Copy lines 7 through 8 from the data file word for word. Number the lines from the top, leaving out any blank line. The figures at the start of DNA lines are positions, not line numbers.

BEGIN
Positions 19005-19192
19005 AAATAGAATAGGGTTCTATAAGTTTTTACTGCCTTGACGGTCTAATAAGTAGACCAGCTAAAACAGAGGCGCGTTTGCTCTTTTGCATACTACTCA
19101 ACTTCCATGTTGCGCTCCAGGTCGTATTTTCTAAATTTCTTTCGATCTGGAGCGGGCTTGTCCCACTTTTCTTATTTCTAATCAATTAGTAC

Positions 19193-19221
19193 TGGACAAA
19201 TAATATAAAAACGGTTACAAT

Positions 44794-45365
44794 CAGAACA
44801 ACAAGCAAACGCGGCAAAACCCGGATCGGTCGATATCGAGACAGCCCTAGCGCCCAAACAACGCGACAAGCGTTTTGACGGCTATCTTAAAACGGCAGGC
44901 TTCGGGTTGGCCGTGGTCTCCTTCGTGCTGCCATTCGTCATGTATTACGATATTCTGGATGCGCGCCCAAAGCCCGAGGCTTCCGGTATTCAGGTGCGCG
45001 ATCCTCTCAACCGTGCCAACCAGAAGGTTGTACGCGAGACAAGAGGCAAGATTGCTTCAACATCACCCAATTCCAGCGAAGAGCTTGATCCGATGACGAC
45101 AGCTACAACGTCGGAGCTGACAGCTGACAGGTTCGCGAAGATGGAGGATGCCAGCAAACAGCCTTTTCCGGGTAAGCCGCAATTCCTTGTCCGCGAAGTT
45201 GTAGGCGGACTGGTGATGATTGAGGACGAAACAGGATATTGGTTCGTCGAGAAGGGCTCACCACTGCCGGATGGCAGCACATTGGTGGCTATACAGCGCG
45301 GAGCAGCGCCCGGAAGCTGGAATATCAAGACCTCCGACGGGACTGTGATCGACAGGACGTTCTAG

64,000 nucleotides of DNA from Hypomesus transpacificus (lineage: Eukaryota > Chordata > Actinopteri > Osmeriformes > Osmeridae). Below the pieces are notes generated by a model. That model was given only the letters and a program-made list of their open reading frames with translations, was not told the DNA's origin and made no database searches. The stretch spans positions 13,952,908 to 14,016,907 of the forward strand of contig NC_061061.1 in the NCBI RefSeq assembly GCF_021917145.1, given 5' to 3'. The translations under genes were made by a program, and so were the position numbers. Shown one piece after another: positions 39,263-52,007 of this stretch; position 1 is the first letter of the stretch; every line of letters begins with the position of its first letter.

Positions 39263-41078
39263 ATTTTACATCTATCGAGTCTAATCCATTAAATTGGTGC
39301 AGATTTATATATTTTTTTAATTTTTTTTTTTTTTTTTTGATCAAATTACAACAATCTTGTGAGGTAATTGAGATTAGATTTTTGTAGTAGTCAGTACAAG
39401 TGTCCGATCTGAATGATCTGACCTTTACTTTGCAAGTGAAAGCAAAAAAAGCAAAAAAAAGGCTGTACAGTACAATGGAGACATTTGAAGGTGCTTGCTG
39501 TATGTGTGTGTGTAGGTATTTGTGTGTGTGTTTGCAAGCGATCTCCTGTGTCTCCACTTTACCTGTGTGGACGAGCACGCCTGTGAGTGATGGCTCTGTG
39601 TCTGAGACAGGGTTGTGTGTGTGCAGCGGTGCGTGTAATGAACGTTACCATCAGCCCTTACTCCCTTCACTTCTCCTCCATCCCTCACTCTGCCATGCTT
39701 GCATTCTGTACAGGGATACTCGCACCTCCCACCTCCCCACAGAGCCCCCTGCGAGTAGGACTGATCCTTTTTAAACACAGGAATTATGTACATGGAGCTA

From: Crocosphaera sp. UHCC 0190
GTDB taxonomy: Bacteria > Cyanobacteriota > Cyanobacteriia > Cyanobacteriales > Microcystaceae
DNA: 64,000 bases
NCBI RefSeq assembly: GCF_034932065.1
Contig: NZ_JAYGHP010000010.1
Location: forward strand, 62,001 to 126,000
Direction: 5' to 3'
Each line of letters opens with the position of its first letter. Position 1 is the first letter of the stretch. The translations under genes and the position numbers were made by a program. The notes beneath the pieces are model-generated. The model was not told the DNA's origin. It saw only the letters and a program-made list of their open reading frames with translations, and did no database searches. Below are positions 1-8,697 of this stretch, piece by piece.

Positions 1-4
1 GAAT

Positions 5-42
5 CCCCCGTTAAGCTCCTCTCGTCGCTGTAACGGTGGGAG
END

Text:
Positions 44794-45365
44794 CAGAACA